landscape Painter, Jamaica
Please note that the information given on this poem is not meant to replace any material given in the classroom setting. It is a very BASIC giude to enable a literal understanding of the poem. Metaphorical interpretations should be sought in the classroom.
The physical structure of this poem has been altered from the original layout in the text.
I watch him set up easel,
Both straddling precariously
A corner of the twisted, climbing
5 A tireless humming-bird, his brush
Dips, darts, hovers now here, now there,
Where puddles of pigment
Bloom in the palette's wild small garden.
The mountains pose for him
10 In a family group -
Dignified, self-conscious against the wide blue screen
Of morning; low green foot-hills
Sprawl like grandchildren about the knees
Of seated elders. And behind them, aloof,
15 Shouldering the sky, patriarchal in serenity,
Blue Mountain Peak bulks.
And the professional gaze
Studies position, impatiently waiting
For the perfect moment to fix
20 Their preparedness, to confine them
For the pleasant formality
Of the family album.
His brush a humming-bird
Meticulously poised ...
25 The little hills fidgeting
The painter's art.
Virtue, Vivian. 'Landscape Painter, Jamaica' in A World of Poetry. Edited by Mark McWatt and Hazel Simmonds McDonald. Pearson Education Ltd, 2005
This is the OPINION of one individual, which might not coincide with the views of others.
The speaker watches the landscape painter setting up his easel in a corner of the twisted mountain track. The painter's brush busily paints the mountains, which are grouped like a family. He watches the painter observing what he is about to paint, but the painter appears to have some frustration over his inability to capture the perfection of the mountains.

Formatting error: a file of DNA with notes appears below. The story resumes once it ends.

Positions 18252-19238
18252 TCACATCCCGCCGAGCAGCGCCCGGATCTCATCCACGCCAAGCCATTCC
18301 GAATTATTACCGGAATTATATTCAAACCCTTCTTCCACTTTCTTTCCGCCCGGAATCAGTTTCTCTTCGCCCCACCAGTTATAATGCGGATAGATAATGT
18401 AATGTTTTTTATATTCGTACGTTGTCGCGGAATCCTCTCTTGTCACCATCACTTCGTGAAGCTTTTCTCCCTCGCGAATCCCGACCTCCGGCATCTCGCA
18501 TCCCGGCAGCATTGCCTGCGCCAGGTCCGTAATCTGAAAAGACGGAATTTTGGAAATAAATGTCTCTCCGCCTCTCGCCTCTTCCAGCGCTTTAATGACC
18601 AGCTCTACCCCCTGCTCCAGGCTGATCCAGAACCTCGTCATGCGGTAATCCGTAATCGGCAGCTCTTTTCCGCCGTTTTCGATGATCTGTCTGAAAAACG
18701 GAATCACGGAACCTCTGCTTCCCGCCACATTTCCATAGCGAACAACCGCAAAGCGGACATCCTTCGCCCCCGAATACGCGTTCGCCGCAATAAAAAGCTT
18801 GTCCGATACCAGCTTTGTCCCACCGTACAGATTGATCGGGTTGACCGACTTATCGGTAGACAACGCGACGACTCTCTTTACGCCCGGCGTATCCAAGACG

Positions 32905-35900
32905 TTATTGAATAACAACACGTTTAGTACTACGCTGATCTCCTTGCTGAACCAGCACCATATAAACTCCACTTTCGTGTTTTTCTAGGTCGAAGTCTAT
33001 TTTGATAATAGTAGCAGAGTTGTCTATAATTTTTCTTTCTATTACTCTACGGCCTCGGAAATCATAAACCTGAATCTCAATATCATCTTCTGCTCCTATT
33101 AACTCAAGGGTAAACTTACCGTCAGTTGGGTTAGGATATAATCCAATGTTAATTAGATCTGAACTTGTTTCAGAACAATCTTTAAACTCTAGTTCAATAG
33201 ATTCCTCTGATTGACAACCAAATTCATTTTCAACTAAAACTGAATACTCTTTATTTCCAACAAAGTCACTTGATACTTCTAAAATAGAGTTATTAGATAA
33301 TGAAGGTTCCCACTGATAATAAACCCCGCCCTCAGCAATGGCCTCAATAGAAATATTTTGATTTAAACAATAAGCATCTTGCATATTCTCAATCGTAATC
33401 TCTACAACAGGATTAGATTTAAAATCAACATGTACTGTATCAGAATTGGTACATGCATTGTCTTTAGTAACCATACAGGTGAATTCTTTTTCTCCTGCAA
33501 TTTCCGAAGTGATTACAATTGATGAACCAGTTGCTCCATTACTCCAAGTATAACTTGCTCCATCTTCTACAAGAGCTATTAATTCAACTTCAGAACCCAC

IMPORTANT WORDS/ PHRASES
1. 'Mighty and dreadful'
These two terms connote fear and power. So, they are used to create a visceral feeling of those exact same things; fear and power. The poet then skillfully creates a contrast by saying that Death is NOT these things. This is an important statement that introduces the idea of Death as weak, an idea that is at the very center and is the purpose of the poem.
2. 'poor Death'
This highlights the fact that the speaker believes that Death has deluded himself, in terms of his belief in his strength and power. This is non-existent because Death cannot even affect him, the speaker.
3. 'our best men'
The fact that the best of the crop could/ can fall prey to Death highlights the fact that Death waits on no man, he is a social equalizer who will make his presence felt regardless of race, colour, creed or station. Yet, the speaker still feels that he, Death, is powerless because Rest and Sleep (salvation to come) supersede Death.
3. 'with poison, war, and sickness dwell'
The speaker identifies allies of Death, who dilute Death's power. These concepts compete with Death by robbing him of the sole ownership of mortality.
4. 'poppy or charms can make us sleep as well And better than thy stroke'
The speaker throws probably his most effective punch at Death with this phrase because these things, poppies and charms, are frivolous. If frivolous things are seen to be more effective than a stroke, then Death is truly powerless.
The mood of the poem is generally reflective.
The tone of the poem is aggressive, in the octave, but then pity can be seen in the sestet, except for the very last line of the couplet that becomes triumphant..
Contributor: Leisa Samuels-Thomas